Smallest Kids, Tallest Trees

Photo by Scott Catron
Photo by Scott Catron

A highlight of my job is visiting the many education programs that we support through our redwood education grants. This year we supported 24 parks, schools and non-profits so they could bring over 6,000 students to our beautiful redwood forests.

This week I was able to visit a program close to home at the San Francisco Botanical Gardens (external link). If you have never been there, then you should definitely go! They have a wonderful redwood forest complete with sow bugs, sword ferns, redwood sorrel and our mighty giants. The day I was there, I observed 18 kindergarten students exploring the forest with their senses. They smelled redwood needles, felt the bark of trees, held bugs in their hands and listened for birds. This program was a great introduction to the forest for these little ones. When a child is 6 or 7, the best way to educate them about the environment is to let them explore and discover things on their own. Give children the opportunity to create lasting memories based on what they feel, hear and see while on their field trip. The Botanical Garden’s program, Smallest Kids, Tallest Trees, does just that: garden staff impress students with the towering height of redwoods, let them explore the forest on their own, and really give them time to create those memories and pique their interest so they return again and again.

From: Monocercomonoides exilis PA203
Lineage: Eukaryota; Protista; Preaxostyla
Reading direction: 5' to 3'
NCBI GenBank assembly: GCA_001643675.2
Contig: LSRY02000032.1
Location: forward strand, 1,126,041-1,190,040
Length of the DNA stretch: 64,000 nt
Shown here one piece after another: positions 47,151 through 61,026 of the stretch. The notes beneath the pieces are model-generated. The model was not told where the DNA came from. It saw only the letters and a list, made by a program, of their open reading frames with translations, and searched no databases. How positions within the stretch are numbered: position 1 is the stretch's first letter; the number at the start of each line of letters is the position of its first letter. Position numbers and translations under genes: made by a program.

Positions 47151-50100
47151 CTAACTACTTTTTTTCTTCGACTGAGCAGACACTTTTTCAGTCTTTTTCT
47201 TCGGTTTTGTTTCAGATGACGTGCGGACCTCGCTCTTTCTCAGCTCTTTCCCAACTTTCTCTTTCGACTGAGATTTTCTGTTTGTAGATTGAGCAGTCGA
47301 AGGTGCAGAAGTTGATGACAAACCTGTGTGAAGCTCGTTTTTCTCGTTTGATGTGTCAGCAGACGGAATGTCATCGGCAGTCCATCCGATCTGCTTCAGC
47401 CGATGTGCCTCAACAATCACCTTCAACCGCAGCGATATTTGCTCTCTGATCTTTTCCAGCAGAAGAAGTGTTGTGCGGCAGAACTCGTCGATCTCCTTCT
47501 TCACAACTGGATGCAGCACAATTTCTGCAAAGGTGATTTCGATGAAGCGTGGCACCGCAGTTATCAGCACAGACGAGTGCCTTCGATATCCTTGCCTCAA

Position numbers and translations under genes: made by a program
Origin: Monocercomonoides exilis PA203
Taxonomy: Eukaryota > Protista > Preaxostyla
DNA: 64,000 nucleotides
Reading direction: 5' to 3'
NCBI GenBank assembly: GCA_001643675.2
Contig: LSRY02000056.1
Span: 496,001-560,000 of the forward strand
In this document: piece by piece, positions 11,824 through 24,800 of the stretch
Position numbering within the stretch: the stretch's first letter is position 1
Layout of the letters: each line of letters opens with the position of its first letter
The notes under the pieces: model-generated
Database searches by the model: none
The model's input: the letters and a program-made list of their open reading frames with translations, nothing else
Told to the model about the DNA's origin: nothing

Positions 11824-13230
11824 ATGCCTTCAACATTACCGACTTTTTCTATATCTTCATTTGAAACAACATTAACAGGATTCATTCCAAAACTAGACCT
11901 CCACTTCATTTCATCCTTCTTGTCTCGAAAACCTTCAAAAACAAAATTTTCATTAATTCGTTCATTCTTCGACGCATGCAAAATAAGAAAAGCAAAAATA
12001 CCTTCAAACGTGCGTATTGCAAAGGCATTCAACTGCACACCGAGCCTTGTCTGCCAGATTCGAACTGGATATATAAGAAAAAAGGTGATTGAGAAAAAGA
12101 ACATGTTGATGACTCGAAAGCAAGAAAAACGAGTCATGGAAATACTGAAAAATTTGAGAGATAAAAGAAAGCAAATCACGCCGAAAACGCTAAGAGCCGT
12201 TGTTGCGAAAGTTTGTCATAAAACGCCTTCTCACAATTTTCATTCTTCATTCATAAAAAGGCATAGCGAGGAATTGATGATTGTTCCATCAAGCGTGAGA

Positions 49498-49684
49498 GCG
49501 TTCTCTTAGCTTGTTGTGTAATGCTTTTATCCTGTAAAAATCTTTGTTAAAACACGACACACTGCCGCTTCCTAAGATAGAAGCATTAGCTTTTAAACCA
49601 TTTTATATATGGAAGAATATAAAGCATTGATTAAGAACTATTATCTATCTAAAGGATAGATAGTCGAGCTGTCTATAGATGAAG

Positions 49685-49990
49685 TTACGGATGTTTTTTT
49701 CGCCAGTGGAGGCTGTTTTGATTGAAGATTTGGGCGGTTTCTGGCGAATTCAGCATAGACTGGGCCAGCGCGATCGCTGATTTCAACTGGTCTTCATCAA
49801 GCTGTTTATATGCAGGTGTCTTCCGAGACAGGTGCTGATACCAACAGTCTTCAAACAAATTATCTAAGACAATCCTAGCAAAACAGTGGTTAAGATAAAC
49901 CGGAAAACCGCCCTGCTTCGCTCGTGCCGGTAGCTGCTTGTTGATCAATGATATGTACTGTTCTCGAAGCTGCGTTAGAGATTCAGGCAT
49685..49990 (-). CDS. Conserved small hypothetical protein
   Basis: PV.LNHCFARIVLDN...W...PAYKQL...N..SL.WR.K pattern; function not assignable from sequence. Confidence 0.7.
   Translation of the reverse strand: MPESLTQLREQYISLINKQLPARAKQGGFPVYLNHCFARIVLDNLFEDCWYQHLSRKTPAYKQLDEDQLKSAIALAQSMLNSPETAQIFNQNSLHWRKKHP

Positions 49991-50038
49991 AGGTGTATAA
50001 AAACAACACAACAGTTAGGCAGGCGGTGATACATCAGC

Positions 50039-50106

This program shows the power of using a city park to introduce youth to our amazing natural environment. Not everyone has the opportunity to travel to Humboldt Redwoods or Yosemite. However, visiting a park in their city can be a stepping stone to exploring the wilderness beyond their zip code.

You can find out more about our education grants on our education program webpage. Check back at the end of May to apply for the 2015-2016 year.

About the author

Deborah joined the League's staff in 2013 as the Education & Interpretation Manager. She brings with her extensive experience teaching science, developing curriculum and connecting kids to the natural world.

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